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three? ., ., ., ., to reach areas affected to pull them three? ., ., .,., a ., , three? so far, not ma'or. actually, effort has been h three? so far, not major. actually, effort has been deployed, - three? so far, not major. actually, effort has been deployed, the - effort has been deployed, the infrastructure is basic and i think probably people are right now trying to get help to get people under the rubble. but at this point, some who have been under the rubble had not been severely injured, had been able to make their way out, but for those with major injuries or under very heavy rubble, they can't make it through yet. heavy rubble, they can't make it through yet-— heavy rubble, they can't make it throuuh et. ., ., ,, through yet. ok, doctor, thank you for sneaking _ through yet. ok, doctor, thank you for speaking to _ through yet. ok, doctor, thank you for speaking to us _ through yet. ok, doctor, thank you for speaking to us on _ through yet. ok, doctor, thank you for speaking to us on bbc- through yet. ok, doctor, thank you for speaking to us on bbc news. i here in the uk, the decision to return a shotgun and a licence to the man who killed five people in plymouth on thursday is being examined by the independent police watchdog. jake davison's victims included his mother maxine, a three—year—old girl, sophie martyn, and herfather lee. davison also injured two other people before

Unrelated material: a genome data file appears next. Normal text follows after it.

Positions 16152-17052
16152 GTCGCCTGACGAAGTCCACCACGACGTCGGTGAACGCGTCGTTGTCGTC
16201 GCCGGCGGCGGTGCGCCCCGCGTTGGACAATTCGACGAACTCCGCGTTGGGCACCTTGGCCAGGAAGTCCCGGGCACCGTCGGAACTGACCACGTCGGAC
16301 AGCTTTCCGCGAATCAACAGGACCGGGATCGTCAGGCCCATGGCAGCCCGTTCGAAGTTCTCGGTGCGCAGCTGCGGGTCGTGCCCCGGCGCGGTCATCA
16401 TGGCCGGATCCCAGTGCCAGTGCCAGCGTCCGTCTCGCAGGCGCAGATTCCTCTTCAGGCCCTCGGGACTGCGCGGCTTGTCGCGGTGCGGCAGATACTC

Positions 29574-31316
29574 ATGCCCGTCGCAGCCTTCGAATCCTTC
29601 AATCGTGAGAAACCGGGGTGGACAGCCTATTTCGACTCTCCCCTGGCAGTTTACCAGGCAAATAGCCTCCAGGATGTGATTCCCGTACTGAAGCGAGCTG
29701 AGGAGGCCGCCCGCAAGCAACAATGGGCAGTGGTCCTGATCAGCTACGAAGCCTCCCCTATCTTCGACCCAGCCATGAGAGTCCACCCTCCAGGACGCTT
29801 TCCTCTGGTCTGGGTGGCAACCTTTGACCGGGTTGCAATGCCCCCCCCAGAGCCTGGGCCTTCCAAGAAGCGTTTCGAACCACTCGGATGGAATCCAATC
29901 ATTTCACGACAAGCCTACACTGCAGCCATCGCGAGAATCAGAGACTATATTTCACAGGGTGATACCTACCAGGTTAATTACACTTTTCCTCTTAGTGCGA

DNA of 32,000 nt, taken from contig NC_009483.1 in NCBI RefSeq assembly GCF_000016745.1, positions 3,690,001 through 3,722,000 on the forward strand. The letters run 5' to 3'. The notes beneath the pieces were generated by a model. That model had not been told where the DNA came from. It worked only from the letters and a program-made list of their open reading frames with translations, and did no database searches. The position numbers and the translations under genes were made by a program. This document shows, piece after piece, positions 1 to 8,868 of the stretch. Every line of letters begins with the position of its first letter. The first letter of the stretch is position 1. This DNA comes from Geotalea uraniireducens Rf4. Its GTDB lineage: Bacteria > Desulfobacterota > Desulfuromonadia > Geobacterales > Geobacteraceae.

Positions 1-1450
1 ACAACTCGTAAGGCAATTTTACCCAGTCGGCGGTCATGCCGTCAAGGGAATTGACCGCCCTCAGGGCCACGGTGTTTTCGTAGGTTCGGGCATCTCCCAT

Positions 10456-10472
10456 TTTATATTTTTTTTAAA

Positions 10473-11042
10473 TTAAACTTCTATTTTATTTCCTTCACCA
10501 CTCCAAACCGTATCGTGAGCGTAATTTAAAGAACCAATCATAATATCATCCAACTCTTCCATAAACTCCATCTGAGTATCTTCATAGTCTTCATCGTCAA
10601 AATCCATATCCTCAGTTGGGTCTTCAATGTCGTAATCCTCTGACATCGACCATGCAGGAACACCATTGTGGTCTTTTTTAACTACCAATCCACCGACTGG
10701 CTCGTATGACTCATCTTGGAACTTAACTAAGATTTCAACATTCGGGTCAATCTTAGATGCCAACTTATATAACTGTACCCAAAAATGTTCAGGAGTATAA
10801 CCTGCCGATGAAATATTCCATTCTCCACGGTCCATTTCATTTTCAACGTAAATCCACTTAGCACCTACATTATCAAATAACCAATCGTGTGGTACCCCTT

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turning the gun on himself. jon kay has more. 200 miles from westminster, the home secretary came to plymouth, to pay her respects to the victims. maxine davison, the mother of the gunman. three—year—old sophie martyn and her dad lee, stephen washington, who was 59, and 66—year—old kate shepherd. it's tragic beyond words, really, really tragic. priti patel promised to support the community, with specialist help for anyone left traumatised. she wouldn't comment on news that the gunman, jake davison, had his firearms license returned last month, despite posting hate filled rants online. home secretary, should davison have had a gun? you say you want to reassure people, a lot of people have questions about gun control.